Neurology

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What Happens During a Stroke?

Stroke Prevention: Managing Controllable Risk Factors

Stroke Prevention: Managing Controllable Risk Factors

While there are risk factors for stroke you can’t control, there are important steps you can take now to significantly reduce your risk of stroke or recurrent stroke.

  • Monitor Your Blood Pressure. High blood pressure is a major risk factor for stroke. Talk to your doctor about how often you should be screened, and what you can do to keep your blood pressure in check (dietary, exercise and other lifestyle changes).
  • Stop smoking. Smoking doubles your stroke risk by damaging blood vessel walls, contributing to clogged arteries and raising your blood pressure.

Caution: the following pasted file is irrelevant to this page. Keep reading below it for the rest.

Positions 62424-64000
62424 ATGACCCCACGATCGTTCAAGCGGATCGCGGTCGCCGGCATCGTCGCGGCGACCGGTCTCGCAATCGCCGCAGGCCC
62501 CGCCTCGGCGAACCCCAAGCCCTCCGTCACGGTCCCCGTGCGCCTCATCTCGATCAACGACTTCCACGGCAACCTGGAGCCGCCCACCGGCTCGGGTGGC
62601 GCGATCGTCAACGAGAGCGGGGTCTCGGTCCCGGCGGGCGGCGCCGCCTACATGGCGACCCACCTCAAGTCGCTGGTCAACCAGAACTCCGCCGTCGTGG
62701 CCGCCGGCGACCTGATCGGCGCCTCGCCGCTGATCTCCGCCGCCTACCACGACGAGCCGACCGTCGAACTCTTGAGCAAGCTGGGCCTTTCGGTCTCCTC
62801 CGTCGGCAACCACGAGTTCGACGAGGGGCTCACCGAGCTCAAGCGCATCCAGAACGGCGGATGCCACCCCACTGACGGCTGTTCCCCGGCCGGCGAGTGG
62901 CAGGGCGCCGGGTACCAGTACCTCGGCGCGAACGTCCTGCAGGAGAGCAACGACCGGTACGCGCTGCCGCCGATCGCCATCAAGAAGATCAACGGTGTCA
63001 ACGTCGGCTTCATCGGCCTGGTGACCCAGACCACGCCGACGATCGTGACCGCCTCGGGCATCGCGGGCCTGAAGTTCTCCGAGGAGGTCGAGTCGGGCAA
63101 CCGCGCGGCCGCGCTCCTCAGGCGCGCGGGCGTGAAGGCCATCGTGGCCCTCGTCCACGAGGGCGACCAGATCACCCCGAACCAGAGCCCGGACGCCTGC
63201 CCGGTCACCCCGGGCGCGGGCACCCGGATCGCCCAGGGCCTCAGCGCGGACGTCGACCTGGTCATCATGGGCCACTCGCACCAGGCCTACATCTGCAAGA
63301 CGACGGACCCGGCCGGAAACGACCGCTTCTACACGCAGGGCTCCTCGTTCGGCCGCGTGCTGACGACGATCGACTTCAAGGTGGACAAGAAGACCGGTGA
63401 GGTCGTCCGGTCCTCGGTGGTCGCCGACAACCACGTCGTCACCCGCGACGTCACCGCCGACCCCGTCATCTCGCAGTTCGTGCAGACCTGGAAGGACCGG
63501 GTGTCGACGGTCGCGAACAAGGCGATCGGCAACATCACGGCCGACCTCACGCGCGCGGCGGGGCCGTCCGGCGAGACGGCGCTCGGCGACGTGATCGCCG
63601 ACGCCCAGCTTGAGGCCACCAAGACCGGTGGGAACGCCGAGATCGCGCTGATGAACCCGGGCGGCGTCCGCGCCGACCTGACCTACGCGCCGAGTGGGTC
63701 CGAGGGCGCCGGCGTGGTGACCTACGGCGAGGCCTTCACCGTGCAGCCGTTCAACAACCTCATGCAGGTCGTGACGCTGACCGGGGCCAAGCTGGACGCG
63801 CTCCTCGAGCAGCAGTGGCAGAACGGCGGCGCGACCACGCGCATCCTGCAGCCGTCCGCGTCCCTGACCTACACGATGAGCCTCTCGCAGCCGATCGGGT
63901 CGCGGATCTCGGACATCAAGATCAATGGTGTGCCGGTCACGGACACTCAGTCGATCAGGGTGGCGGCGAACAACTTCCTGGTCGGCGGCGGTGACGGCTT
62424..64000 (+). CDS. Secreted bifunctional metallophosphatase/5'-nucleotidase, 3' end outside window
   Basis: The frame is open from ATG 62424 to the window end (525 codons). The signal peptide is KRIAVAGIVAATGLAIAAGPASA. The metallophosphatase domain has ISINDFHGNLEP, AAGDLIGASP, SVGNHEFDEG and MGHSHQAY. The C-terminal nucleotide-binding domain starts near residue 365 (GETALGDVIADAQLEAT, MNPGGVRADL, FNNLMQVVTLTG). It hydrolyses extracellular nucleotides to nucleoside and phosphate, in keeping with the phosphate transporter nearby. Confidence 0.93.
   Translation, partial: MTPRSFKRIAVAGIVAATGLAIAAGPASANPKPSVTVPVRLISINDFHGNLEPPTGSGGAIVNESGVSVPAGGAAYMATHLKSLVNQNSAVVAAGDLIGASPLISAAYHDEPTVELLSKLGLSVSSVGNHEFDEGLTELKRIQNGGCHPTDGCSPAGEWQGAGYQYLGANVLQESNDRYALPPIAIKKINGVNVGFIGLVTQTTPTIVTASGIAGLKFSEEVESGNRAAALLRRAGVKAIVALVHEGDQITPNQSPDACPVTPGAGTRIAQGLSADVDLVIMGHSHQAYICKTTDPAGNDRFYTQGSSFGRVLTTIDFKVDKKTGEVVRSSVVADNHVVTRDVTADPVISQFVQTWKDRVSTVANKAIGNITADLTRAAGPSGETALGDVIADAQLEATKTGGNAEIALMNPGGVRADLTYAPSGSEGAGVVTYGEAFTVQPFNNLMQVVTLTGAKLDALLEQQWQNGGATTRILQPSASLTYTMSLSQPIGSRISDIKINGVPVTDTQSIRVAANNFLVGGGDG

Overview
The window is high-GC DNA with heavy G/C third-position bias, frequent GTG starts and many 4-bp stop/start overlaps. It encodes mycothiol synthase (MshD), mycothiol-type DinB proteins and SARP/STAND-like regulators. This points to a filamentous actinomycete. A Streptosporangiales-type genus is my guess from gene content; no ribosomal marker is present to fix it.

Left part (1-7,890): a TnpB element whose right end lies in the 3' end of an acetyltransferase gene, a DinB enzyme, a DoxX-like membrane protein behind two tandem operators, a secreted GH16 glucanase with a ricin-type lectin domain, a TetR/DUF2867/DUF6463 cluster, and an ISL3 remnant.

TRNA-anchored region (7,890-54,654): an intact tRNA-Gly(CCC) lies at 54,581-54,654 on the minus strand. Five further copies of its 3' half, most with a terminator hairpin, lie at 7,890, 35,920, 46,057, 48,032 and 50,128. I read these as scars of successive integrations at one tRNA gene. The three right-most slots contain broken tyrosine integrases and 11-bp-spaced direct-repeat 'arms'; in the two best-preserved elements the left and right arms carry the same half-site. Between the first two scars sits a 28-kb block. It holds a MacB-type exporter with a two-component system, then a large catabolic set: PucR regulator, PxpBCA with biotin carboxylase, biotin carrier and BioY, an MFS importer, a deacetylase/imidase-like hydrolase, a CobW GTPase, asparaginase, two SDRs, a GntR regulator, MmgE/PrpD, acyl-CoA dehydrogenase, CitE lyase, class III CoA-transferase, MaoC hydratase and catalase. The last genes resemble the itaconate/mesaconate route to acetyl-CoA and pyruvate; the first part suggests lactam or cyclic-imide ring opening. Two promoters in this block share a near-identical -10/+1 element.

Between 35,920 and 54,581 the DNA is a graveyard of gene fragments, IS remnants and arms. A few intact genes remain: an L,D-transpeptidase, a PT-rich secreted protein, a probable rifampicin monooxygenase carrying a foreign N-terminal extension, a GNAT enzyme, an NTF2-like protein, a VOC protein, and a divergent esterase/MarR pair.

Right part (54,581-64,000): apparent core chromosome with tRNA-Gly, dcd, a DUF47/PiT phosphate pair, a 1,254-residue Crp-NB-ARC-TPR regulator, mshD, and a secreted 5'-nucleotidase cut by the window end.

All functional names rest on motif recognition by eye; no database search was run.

• Care for other health conditions. High cholesterol, diabetes, atrial fibrillation and atherosclerosis all increase your risk for stroke. Know your risk factors for these health conditions, and talk to your doctor about managing these conditions—and then follow your treatment plans as directed.
  • Monitor Alcohol Use. Many studies link alcohol to increased stroke risk. Stick to one drink a day for women and two for men, according to the USDA recommendation.
  • Manage Your Weight. Obesity puts you at risk for many of the conditions that raise your stroke risk, including diabetes, high blood pressure and high cholesterol.  


By Jenilee Matz, MPH. Published December 7, 2012. Jenilee Matz, MPH is a medical writer, health educator, and triathlete based in Charlotte, NC.